(RNS) — When it comes to coping with the stress and uncertainty of a pandemic, most Americans are turning not to God, but to TV.
That’s just one of the findings of a Pew Research Center survey released Friday (Aug. 7) on how the novel coronavirus pandemic has impacted the worship habits of Americans. Pew surveyed 10,211 American adults online between July 13 and 19. Here’s what the nonpartisan fact tank found.
TV is our best friend.
To help them cope with the pandemic, most Americans said they are staying home to watch Netflix and chill: 89% reported that they are watching TV or movies daily or weekly. This includes 90% of all Christians, 87% of Jews, and 88% of the religiously unaffiliated, according to Pew. Many Americans (84%) also are spending time outdoors or talking by phone or video with family and friends (70%), the survey said.
But fewer are turning to their faith for support. More than half (55%) reported praying at least weekly, followed by reading Scripture (29%), meditating (26%), and practicing yoga (8%).
Those most likely to seek comfort in spirituality at least once a week — prayer, Scripture reading, and meditation — are members of historically Black Protestant churches, followed by evangelical Protestants.
Churches shouldn’t get exceptions.
Months into the pandemic, some houses of worship are reopening. Americans overwhelmingly (79%) think they should be following the same social distancing rules that other businesses and organizations in their areas are, according to Pew. That includes about three-quarters (74%) of all Christians.
And among those who attend services online or in person at least monthly, most think their houses of worship should be open with precautions (57%) to keep from spreading COVID-19, including requiring social distancing (51%) and masks (44%), restricting attendance (41%), and limiting communal singing (29%). Those numbers closely mirror what attenders say their houses of worship actually are doing.
Evangelical Protestants (82%) and Catholics (70%) were most likely to say their churches were open, with or without precautions, the survey said. Still, among those who regularly attend services, most reported they have watched services online or on TV (72%) instead of gathering in person (33%) in the past month.
Many are helping neighbors directly.
About four in 10 adults (39%) reported they have helped a friend or neighbor by delivering groceries, running errands or helping with childcare, according to Pew. About three in 10 (29%) said they had volunteered or made a donation through a nonreligious organization and 18%, through a religious organization.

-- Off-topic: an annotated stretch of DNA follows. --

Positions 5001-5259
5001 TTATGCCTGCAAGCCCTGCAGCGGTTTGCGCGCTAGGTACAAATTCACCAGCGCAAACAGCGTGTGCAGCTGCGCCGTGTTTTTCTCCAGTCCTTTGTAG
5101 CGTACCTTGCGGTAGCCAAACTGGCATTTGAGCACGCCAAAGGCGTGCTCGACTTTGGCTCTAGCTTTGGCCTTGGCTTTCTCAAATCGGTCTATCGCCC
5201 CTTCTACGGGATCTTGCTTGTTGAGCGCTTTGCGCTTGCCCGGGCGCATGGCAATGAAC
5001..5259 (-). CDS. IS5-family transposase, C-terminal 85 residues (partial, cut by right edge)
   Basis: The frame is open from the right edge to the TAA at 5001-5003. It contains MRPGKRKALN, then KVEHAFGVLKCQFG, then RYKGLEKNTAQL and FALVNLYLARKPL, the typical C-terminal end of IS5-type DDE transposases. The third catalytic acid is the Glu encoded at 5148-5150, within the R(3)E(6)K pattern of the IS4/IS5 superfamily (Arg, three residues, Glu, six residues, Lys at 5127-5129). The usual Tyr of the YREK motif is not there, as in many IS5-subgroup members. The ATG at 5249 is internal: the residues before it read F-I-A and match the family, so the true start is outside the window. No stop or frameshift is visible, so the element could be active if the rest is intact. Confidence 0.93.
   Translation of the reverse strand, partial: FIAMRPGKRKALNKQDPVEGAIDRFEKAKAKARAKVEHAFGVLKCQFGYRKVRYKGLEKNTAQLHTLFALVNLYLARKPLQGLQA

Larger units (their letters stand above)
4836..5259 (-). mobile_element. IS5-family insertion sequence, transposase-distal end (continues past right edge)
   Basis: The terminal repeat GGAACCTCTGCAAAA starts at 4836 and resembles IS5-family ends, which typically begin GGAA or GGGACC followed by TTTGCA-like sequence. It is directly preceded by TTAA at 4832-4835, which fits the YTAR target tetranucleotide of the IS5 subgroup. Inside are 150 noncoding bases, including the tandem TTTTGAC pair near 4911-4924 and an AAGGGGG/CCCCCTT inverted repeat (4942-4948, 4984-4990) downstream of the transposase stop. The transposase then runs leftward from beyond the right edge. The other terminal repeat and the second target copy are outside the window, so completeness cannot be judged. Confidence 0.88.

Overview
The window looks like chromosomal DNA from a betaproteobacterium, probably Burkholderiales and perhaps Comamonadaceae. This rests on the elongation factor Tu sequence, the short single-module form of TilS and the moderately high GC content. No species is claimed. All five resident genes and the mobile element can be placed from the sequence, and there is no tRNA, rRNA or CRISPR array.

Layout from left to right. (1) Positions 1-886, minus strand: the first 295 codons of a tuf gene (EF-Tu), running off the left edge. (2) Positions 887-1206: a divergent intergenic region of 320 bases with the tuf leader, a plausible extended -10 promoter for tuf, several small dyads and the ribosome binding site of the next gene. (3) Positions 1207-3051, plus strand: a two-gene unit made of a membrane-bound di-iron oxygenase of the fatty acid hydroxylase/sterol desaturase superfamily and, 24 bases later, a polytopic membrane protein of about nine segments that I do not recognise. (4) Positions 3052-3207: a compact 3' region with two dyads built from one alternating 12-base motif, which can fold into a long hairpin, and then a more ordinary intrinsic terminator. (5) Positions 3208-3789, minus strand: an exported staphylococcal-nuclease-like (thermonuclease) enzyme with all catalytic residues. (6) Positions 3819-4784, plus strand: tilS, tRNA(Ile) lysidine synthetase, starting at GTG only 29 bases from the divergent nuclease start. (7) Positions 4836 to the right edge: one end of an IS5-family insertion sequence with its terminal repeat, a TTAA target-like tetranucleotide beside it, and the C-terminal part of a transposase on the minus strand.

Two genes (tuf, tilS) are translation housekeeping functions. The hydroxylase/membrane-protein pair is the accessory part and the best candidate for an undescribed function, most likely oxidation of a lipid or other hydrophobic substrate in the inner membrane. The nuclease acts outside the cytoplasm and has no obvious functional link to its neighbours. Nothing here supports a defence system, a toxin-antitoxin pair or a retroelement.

Broken out by religious affiliation, Black Protestants (48%) and Hispanic Catholics (43%) were most likely to support someone directly. Jews (45%) and agnostics (41%) were most likely to support a nonreligious organization, and evangelical (32%) and Black (31%) Protestants were most likely to support a religious organization, according to survey data.
Clergy are speaking out on the pandemic and protests, not politicians.
Between a pandemic, protests against systemic racism and police brutality and a looming presidential election, Americans have had plenty to talk about in the last month.
Most (76%) who have attended or watched a religious service in that time reported they have heard sermons about the importance of taking steps to limit the spread of the coronavirus, according to Pew. More have heard sermons expressing support (41%) for Black Lives Matter protests than opposition (25%) to the protests.
And while 40% have heard messages about the importance of voting, protesting and other forms of political engagement, few have heard President Donald Trump or his challenger, former Vice President Joe Biden, called out by name. Just 9% heard sermons supporting Trump and 7% opposing him, while 6% heard sermons supporting Biden and 4% opposing him.
Giving is down.
More than half (54%) of Americans who regularly attend services say they are giving the same amount of money to their houses of worship. About one in five (18%) are giving less, though, and just 8% said they are giving more, according to Pew data.